The Death of Vivek Oji is a novel set in the ‘80s and ‘90s southeastern Nigeria. Vivek, raised by a distant father and overprotective mother, experiences disorienting blackouts and a sense of detachment from the world. Finding solace in the vibrant relationships with daughters of the Nigerwives, foreign-born women married to Nigerian men. Vivek forms a close bond with Osita, whose lively demeanour conceals a guarded personal life. Their relationship grows closer and results in a shocking act of violence. With its vivid characters and propulsive storytelling, this novel defies expectations and delivers a poignant exploration of identity and human connection.
They Called Me Queer
Edited by Kim Windvogel and Kelly-Eve Koopman
They Called Me Queer is a collection of narratives penned by Africans who proudly self-identify as lesbian, gay, bisexual, transgender, queer, intersex, and asexual. It reveals the realities of the queer community in South Africa, and how their sexual identities affect their daily lives. This anthology encapsulates the multifaceted experiences that shape the lives of queer South Africans, revealing the depth and resilience of diversity in the LGBTQIA+ community.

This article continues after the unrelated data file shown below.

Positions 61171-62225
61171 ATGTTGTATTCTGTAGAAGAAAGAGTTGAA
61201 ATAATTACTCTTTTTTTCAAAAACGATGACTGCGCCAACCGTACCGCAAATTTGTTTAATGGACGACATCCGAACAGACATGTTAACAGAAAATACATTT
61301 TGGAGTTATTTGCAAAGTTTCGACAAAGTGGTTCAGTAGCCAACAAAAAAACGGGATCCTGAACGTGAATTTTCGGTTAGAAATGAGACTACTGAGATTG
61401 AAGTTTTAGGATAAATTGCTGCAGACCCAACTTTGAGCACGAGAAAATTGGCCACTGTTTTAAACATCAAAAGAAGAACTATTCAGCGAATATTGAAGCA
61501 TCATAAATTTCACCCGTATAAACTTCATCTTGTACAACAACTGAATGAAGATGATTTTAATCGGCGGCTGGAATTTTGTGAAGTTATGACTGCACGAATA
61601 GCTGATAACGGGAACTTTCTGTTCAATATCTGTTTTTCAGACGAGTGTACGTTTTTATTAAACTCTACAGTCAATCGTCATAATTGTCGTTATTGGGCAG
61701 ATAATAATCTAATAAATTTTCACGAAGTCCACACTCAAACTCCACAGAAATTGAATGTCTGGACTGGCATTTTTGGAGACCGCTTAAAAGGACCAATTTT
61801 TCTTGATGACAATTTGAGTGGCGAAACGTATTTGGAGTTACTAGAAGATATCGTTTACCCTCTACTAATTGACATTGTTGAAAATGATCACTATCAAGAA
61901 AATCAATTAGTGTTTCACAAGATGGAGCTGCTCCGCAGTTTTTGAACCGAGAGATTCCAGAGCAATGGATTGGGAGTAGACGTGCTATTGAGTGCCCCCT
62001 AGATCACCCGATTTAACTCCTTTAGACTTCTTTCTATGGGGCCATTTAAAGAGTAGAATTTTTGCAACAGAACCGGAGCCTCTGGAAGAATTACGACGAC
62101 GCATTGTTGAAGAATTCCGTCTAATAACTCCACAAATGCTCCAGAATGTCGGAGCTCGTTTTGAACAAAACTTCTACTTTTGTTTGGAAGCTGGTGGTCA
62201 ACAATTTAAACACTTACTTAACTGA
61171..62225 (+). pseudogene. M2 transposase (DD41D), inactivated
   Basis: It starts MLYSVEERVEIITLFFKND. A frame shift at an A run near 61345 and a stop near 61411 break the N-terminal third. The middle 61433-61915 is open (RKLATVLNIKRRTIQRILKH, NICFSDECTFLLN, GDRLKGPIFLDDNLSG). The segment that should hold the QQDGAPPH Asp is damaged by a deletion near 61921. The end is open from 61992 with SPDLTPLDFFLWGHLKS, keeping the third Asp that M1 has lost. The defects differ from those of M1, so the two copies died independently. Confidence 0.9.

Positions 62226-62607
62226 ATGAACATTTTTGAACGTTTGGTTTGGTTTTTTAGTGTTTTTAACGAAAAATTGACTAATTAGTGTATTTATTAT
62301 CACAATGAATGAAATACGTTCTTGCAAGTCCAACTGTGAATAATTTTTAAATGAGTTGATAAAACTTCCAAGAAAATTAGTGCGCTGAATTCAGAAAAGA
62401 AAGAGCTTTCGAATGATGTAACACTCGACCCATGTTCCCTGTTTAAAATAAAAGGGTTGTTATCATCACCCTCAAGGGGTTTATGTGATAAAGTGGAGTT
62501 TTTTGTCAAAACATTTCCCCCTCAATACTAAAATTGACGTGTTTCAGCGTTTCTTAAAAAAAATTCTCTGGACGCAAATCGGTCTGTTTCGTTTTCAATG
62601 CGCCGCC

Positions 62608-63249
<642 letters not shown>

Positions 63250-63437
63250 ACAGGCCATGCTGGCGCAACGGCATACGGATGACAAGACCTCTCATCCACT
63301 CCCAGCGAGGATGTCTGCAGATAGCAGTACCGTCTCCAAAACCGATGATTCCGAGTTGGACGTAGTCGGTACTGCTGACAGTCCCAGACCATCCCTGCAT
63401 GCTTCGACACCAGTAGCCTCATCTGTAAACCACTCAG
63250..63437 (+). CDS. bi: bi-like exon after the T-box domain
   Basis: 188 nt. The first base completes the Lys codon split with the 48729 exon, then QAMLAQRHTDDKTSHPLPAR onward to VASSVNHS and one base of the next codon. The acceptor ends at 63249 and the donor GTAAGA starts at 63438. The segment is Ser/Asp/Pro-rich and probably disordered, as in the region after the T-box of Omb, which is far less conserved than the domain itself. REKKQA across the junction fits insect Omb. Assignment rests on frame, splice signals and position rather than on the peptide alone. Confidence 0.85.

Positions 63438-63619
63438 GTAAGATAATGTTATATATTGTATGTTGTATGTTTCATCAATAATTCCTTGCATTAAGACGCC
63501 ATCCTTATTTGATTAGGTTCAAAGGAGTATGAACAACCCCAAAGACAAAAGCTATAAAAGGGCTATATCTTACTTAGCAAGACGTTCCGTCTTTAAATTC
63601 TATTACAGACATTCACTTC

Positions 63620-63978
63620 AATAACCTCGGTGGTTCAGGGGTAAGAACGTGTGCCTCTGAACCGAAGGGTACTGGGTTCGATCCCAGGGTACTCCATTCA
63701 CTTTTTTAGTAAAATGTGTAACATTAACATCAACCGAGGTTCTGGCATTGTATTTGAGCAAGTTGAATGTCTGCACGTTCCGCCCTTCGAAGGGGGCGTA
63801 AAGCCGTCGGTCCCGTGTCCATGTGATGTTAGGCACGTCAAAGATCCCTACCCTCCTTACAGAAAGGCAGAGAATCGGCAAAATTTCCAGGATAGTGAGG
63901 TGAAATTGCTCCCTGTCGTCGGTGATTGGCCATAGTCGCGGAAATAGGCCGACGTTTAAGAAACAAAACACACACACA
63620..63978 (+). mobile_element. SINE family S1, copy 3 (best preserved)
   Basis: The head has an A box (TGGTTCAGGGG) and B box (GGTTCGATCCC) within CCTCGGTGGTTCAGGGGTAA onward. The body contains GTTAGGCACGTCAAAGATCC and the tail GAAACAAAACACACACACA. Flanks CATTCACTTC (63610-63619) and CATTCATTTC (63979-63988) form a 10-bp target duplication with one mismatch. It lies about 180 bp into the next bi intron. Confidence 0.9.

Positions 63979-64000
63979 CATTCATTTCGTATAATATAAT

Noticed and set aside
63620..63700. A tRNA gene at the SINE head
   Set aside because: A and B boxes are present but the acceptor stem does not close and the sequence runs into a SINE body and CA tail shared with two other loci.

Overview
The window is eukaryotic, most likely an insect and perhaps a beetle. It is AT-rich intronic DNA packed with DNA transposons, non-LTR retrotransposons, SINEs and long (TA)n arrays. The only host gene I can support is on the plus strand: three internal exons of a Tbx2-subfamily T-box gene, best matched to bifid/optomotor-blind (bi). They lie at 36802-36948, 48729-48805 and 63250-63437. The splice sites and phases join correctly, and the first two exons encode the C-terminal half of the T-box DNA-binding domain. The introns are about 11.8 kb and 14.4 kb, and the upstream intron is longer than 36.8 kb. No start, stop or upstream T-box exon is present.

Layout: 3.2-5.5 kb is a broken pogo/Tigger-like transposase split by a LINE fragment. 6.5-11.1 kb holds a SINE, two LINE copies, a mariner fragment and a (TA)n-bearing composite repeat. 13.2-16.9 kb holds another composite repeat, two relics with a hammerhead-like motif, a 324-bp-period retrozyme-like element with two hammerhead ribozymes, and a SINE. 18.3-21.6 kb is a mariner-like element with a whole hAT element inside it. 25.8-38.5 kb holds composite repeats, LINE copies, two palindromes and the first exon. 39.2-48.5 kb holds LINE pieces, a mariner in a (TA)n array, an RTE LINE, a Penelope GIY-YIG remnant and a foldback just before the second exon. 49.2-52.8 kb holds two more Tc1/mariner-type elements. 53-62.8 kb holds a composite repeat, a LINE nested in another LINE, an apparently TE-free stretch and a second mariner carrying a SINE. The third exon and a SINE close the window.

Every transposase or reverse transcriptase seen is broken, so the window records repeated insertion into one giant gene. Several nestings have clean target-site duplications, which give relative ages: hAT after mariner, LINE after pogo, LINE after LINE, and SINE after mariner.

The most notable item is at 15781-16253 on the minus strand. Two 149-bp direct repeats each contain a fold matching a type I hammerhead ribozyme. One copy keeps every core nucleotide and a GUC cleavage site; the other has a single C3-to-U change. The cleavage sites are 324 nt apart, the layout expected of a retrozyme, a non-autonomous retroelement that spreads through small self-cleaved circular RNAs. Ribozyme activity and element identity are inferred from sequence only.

Don’t Whisper Too Much and Portrait of a Young Artiste from Bona Mbella
By Frieda Ekotto
Don’t Whisper Too Much and Bona Mbella are groundbreaking works of fiction that depict positive love stories between African women. Frieda Ekotto sheds light on the emotional and romantic lives of gay African women, delving into larger issues such as post-colonial Africa, knowledge dissemination, and the writing of history. Don’t Whisper Too Much follows Ada’s journey to reclaim her story outside of heteronormative narratives, while Bona Mbella explores the life of a young woman in an African metropolis. Each story addresses the violence often associated with female sexuality while highlighting the potential for connection, pleasure, and agency. These narratives inscribe the beauty and complexity of same-sex relationships within the rich tapestry of African history.
She Called Me Woman: Nigeria’s Queer Women Speak
Edited by Azeenarh Mohammed, Chitra Nagarajan, and Rafeeat Aliyu